Recently, the east coast of the US has been watching Hurricane Irene make it’s way toward land. First, it was headed straight for South Florida.  Then it shifted north and is currently headed for the Carolinas; and may even hit the entire eastern sea board.  As I write this, Irene is still out at sea and is several days away from an expected land fall.  Still, it has been affecting auto transport for all most 7 days in subtle, but significant ways.Auto transport car haulers don’t want to get caught in bad weather.  Some will avoid operating routes that would take them through the area affected by a storm.  Because of this, customers with vehicles in storm affected areas will often experience delays and/or price increases.

Delays – Drivers will delay pick up, delivery or travel through areas affected by bad weather. While not all drivers will stop operating in bad weather areas, some or many will depending on the severity of the weather.  The reduced number of drivers operating will result in delays in pick up and delivery.

Price Increases – Like all markets, auto transport prices change with supply and demand.   When the supply of drivers drops it leaves too few drivers to meet the current demand.  When this happens prices will tend to rise as customers compete for the remaining drivers.   Those customers needing transport ASAP are most affected by this.  In some instances, prices can rise very fast.  During the winter storms in March and April of 2011, we saw prices rise as much as 30% in a matter of days in response to the record snow fall in the Midwest and North Eastern states.

Because Irene is still at sea, we are just seeing delays for customers looking to get their cars moved in areas threatened by the storm.  At the beginning of this week we heard a number of car haulers state they were staying away from South Florida and being careful about the loads they took with pick up or delivery locations on the eastern sea board states as far north as NY.   The threat has passed for South Florida but not for the rest of the eastern sea board states.  The final effect of Irene won’t be known for a while, but we expect delays to continue and even become more pronounced as the storm finds land.  Due to this, prices will most likely increase as well.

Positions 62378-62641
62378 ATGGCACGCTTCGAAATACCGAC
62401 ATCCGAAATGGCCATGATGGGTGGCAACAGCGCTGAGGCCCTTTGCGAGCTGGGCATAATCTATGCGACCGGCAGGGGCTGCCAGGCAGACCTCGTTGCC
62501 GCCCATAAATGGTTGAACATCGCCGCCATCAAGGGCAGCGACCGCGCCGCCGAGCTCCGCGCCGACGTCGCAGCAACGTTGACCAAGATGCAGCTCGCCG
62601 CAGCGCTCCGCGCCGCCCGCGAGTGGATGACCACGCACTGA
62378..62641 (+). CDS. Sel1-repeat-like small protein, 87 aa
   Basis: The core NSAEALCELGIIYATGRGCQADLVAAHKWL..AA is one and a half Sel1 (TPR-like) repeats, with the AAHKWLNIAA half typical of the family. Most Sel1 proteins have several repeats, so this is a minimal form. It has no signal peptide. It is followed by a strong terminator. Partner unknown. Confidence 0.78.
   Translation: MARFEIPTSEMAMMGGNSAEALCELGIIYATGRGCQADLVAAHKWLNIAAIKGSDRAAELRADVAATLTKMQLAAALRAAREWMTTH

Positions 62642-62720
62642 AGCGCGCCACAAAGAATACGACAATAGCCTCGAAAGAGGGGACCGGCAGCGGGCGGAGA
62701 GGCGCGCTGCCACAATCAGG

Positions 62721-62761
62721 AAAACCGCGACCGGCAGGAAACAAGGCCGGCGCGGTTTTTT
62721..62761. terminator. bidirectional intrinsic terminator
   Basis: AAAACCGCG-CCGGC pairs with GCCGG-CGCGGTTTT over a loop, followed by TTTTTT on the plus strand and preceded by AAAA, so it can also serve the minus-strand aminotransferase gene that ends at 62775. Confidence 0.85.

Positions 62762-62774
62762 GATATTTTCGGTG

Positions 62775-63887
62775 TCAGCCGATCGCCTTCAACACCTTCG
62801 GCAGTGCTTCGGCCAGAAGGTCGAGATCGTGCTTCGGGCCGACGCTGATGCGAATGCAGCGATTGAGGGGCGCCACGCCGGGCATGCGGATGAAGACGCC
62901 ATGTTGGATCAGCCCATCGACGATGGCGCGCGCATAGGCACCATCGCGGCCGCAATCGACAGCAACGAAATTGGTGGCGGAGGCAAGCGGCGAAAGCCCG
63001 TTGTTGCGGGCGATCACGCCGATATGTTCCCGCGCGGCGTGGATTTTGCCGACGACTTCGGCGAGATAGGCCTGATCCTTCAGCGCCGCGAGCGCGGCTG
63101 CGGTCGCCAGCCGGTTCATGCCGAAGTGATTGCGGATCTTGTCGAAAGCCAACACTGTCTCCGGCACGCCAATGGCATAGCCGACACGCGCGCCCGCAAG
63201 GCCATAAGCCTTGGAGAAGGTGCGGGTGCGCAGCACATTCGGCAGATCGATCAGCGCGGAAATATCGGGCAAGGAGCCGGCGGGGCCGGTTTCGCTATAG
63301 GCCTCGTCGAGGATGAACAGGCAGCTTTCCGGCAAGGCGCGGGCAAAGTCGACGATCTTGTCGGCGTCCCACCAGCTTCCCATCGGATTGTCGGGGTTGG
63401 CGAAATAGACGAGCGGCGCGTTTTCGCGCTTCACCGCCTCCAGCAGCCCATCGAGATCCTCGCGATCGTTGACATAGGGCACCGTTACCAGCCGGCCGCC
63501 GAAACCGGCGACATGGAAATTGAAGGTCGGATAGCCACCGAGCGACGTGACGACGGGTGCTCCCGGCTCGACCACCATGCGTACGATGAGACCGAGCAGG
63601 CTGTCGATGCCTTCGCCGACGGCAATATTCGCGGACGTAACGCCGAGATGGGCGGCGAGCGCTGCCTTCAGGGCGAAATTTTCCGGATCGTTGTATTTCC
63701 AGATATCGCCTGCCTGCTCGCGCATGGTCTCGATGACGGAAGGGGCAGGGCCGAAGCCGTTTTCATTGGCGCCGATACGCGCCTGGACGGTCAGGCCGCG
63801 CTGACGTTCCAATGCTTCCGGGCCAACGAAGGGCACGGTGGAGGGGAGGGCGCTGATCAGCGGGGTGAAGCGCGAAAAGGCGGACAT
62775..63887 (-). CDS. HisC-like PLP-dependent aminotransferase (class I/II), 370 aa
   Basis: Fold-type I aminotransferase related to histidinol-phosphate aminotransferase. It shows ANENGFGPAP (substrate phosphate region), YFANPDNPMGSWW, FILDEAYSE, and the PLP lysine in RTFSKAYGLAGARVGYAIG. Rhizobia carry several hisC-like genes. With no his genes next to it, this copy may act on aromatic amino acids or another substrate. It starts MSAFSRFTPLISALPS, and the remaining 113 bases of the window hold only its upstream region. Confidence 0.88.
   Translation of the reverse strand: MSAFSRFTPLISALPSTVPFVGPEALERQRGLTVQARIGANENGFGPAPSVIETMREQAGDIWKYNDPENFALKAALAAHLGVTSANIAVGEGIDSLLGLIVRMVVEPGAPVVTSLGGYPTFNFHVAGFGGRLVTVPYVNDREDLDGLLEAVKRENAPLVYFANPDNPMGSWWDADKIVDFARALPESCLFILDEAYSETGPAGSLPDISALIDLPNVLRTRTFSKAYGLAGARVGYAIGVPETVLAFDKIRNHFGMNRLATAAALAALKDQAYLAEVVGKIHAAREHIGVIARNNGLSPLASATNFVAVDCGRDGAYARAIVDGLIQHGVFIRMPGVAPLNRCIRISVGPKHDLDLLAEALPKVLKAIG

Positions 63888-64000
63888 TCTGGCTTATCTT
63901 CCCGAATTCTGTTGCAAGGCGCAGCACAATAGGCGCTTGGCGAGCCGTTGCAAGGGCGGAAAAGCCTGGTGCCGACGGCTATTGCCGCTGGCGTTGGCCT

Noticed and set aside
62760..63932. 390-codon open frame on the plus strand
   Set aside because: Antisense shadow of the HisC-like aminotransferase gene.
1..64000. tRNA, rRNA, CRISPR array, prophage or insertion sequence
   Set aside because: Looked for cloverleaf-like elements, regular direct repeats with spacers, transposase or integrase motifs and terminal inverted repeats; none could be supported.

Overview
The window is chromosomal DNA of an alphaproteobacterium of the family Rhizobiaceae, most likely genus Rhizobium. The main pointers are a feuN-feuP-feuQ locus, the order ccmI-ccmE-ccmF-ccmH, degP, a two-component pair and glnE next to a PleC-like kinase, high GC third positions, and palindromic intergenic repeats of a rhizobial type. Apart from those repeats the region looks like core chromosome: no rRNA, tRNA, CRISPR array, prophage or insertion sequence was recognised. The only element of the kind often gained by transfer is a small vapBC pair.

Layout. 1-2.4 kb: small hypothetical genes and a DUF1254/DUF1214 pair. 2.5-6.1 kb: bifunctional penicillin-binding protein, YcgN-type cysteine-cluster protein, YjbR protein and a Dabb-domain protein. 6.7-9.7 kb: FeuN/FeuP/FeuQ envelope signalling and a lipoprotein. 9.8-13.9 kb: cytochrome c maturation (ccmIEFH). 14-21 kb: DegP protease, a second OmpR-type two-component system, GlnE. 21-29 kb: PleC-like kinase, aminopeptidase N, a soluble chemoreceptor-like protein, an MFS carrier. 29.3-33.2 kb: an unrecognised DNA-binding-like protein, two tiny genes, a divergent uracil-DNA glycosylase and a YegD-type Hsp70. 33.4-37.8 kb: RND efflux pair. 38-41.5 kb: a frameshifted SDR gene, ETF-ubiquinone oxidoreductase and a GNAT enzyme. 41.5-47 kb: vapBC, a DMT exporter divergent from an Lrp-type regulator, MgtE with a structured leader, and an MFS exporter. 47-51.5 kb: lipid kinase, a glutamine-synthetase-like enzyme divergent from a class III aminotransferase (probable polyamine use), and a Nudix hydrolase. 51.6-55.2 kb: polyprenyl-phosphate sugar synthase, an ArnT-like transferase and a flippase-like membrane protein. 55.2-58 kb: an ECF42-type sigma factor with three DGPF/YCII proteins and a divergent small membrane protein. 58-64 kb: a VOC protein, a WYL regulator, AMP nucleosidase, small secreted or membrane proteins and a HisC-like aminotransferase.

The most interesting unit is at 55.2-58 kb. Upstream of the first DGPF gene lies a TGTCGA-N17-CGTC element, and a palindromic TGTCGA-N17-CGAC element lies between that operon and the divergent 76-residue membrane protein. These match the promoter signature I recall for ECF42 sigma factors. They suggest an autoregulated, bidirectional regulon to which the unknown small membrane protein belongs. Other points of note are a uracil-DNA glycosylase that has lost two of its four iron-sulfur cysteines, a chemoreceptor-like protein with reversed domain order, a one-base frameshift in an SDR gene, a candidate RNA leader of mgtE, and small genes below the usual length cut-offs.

Another example of weather induced delays and prices increases was the flooding that occurred in the Mississippi river states this winter.   We saw 15% price increases for loads being transport to, from or through flood affected areas.  It took several weeks after the flooding was resolved before prices dropped back to normal.  This behavior of prices dropping several weeks after the storms effects had abated is normal.

The moral of the story is: auto transport is an outside activity.  It is affected by all things outside and especially the weather.  Drivers have no more interest to work in miserable or dangerous weather than you do.   However, there are almost always drivers that will do it if the pay is high enough.  As a customer seeking to get your car moved you should consider waiting for prices to return to normal after the events effect has abated.  If you can’t wait, be prepared pay more for your transport.  You will be competing for a smaller number of drivers with other customers needing immediate transport.   Prices will increase but the sooner you act and get your vehicle on a truck the lower the cost is likely to be.

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